[Group of] Nagas, Jaipur
Photographer: Gobindram and Oodeyram
Medium: Photographic print
Photograph of a group of Nagas at Jaipur in Rajasthan, taken by Gobindram and Oodeyram in the 1900s. The photograph is from an album containing views of various locations in India, formerly in the collection of Horatio Kitchener, 1st Earl Kitchener of Khartoum and Broome, (1850-1916), who was Commander in Chief of India between 1902 and 1909.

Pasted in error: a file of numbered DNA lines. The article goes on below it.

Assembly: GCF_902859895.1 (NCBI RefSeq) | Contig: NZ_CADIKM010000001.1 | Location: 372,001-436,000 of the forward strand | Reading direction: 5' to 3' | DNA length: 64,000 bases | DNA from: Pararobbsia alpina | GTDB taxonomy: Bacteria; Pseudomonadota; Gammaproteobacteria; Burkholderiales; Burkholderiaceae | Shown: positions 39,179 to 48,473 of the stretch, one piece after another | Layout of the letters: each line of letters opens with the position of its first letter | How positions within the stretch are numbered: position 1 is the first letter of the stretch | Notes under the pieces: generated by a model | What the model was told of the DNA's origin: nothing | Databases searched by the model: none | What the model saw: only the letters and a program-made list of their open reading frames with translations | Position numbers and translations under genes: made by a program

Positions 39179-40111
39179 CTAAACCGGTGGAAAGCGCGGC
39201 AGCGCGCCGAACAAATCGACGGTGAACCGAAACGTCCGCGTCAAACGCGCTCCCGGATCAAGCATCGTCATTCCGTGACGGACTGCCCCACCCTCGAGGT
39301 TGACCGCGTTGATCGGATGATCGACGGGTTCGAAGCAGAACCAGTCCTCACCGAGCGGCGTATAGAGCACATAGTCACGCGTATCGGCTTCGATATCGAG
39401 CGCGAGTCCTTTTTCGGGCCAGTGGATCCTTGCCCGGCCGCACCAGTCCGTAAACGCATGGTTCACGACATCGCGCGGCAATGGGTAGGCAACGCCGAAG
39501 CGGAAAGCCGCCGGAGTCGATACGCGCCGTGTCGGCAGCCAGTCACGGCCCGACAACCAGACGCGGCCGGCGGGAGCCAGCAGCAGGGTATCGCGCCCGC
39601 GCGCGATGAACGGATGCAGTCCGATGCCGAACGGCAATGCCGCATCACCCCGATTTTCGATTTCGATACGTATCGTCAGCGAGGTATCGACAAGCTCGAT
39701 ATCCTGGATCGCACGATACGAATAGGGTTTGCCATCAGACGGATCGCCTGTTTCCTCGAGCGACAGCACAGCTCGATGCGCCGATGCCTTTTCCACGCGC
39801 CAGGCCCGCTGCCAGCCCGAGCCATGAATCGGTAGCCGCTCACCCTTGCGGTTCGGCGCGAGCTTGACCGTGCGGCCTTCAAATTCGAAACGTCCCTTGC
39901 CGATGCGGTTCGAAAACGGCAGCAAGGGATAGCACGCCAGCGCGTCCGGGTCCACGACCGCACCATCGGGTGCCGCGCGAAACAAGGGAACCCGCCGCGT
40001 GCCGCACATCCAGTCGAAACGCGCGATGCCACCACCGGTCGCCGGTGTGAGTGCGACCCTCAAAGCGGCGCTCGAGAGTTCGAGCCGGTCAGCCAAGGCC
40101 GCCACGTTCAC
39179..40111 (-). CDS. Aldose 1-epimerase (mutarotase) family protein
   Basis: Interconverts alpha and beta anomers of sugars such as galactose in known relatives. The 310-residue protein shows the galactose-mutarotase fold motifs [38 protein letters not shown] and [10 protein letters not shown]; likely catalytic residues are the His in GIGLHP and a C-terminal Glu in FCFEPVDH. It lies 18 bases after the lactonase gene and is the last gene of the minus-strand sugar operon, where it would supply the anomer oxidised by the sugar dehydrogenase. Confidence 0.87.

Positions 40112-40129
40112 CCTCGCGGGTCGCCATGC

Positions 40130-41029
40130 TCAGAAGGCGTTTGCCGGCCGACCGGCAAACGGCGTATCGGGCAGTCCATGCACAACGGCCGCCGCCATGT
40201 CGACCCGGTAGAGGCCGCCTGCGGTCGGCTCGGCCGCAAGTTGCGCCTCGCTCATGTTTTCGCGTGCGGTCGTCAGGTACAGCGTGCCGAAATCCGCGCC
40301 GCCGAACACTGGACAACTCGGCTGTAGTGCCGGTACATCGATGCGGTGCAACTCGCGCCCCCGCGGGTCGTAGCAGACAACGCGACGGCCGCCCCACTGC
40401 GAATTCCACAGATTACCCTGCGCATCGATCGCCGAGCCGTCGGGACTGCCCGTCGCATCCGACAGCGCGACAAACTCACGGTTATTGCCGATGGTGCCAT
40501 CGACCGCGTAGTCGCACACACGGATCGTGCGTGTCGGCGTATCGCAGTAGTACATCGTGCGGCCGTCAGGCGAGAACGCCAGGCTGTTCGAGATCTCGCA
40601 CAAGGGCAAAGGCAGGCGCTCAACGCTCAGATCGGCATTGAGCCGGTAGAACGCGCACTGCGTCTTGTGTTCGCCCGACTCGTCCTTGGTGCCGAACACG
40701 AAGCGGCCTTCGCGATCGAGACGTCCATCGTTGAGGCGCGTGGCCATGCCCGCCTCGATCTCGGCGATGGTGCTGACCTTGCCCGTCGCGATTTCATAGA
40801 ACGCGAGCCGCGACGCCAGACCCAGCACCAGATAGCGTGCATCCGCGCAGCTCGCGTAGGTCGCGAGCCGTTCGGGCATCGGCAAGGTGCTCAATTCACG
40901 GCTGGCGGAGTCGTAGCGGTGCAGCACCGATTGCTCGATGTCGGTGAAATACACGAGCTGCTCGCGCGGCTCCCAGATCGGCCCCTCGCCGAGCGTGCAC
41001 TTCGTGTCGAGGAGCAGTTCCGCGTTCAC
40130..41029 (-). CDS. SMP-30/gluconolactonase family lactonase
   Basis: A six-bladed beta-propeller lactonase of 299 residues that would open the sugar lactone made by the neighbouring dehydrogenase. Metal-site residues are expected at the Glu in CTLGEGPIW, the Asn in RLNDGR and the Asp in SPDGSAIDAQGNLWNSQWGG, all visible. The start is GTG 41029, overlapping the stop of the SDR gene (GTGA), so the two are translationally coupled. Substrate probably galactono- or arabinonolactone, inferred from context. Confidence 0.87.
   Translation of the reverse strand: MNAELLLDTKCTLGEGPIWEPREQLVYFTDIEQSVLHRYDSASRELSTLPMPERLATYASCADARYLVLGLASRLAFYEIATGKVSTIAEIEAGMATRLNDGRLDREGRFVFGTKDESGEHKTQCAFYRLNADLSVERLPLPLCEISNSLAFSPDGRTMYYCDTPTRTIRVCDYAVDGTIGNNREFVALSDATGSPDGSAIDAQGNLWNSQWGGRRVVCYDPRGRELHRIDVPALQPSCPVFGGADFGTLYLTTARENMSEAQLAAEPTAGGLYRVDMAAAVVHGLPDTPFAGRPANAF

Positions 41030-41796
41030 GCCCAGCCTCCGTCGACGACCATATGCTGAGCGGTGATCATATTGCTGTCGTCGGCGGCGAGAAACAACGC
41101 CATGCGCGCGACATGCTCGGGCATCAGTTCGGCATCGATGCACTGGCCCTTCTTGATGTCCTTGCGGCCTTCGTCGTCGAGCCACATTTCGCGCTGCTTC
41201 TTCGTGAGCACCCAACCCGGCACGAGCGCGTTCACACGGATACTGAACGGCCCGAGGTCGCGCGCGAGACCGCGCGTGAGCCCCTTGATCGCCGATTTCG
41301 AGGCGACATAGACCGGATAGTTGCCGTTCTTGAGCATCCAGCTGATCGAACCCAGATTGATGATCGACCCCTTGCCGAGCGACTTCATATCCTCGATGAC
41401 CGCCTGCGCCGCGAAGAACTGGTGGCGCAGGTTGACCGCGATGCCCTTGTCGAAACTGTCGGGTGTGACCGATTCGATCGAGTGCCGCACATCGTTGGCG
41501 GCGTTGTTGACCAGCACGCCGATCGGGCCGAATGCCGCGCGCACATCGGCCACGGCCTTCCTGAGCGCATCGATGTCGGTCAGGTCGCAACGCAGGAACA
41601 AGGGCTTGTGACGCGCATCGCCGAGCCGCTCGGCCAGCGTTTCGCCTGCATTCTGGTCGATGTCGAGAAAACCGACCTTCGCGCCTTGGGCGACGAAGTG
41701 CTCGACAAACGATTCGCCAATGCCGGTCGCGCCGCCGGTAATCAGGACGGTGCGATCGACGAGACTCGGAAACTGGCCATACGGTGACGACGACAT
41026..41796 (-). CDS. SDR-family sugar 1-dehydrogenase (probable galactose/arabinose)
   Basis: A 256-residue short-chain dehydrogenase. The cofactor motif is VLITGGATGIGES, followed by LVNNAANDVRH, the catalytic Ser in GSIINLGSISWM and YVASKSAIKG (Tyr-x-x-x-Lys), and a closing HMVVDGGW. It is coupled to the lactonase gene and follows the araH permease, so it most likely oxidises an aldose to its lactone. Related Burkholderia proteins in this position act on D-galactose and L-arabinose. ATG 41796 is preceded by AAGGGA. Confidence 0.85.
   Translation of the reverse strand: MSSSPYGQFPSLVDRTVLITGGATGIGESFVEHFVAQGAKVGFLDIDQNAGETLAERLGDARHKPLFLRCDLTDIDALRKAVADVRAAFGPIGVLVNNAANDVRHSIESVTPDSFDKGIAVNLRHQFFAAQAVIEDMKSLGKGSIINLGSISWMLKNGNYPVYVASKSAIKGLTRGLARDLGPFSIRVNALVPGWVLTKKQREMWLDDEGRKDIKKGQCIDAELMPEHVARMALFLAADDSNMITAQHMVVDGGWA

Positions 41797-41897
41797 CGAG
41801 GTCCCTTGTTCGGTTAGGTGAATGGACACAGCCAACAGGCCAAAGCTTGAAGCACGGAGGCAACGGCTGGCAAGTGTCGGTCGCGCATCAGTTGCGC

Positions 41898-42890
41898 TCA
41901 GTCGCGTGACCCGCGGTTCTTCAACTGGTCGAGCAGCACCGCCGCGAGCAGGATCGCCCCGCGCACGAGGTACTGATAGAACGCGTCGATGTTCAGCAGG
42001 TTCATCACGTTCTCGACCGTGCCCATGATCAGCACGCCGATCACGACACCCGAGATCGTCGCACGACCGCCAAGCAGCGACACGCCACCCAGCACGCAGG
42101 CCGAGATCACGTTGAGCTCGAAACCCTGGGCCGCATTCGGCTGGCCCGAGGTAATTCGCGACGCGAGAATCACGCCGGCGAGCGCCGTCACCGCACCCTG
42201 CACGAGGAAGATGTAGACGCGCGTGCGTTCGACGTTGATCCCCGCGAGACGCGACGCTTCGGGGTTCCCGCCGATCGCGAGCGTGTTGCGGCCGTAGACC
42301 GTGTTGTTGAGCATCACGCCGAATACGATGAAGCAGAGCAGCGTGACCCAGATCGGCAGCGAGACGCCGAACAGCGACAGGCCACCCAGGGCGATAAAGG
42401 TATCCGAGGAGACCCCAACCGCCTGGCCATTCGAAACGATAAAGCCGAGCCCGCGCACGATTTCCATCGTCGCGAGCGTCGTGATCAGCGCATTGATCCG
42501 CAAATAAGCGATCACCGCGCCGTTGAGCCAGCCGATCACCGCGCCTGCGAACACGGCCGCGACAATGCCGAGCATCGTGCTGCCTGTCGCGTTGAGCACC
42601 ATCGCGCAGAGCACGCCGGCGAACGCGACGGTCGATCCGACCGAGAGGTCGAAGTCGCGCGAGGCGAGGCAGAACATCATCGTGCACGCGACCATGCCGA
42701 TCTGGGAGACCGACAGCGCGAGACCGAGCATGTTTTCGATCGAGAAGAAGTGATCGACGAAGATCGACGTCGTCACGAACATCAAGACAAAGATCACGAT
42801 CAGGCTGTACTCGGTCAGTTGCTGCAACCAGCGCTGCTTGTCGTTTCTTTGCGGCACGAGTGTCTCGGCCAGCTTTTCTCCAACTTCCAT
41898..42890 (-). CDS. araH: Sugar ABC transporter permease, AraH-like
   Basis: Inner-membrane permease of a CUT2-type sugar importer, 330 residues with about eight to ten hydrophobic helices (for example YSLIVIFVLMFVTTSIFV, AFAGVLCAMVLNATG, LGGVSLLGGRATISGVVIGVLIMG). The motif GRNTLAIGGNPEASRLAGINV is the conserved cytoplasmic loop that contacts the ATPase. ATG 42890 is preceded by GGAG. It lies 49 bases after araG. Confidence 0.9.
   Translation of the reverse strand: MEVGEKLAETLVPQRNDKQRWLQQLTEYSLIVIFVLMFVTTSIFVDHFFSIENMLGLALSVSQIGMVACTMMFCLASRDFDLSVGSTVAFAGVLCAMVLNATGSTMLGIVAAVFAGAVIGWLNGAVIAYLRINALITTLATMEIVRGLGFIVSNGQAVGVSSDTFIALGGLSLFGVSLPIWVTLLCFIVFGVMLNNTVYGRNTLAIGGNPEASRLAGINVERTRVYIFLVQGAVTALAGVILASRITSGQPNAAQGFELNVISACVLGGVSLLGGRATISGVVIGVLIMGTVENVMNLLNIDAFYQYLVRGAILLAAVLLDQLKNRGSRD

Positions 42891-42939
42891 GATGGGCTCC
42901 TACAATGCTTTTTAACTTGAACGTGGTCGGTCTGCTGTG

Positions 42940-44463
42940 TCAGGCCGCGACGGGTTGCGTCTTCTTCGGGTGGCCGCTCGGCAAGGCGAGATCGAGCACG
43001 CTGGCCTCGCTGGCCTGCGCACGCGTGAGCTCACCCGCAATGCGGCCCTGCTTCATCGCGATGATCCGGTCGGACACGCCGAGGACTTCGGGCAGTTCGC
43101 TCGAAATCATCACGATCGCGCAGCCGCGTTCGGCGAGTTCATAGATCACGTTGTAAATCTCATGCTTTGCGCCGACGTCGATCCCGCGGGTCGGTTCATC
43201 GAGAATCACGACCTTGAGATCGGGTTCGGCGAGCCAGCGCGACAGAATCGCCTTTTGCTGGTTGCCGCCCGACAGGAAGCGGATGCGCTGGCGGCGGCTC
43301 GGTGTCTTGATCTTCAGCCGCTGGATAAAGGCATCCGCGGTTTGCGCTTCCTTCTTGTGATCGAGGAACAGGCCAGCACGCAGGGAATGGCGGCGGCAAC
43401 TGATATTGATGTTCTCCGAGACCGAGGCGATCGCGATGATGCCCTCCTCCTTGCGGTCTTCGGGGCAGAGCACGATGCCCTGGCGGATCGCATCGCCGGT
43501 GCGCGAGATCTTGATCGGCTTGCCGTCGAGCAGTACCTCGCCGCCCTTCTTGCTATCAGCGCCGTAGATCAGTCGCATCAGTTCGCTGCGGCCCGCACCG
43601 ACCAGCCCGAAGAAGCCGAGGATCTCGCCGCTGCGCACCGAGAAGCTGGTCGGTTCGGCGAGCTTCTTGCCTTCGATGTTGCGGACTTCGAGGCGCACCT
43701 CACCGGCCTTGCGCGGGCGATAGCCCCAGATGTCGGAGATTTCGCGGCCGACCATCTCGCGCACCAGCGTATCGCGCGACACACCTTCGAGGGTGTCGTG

The term ‘Naga’ has been historically applied to an extensive range of ethnic groups found in India. Among these were the ascetic class of Nagas of Jaipur, of whom the Rajputana Gazetteer of 1879 gives the following account: “The Nagas of Jaipur are a sect of militant devotees belonging to the Dadu Panthi sect, who are enrolled in regiments to serve the State; they are vowed to celibacy and to arms, and constitute a sort of military order in the sect.” The Imperial Gazetteer of India (1908-1931) records that 5,000 Nagas were irregular infantry in the army of Jaipur State. In this view they are shown on parade, dressed in uniform and bearing shields and swords.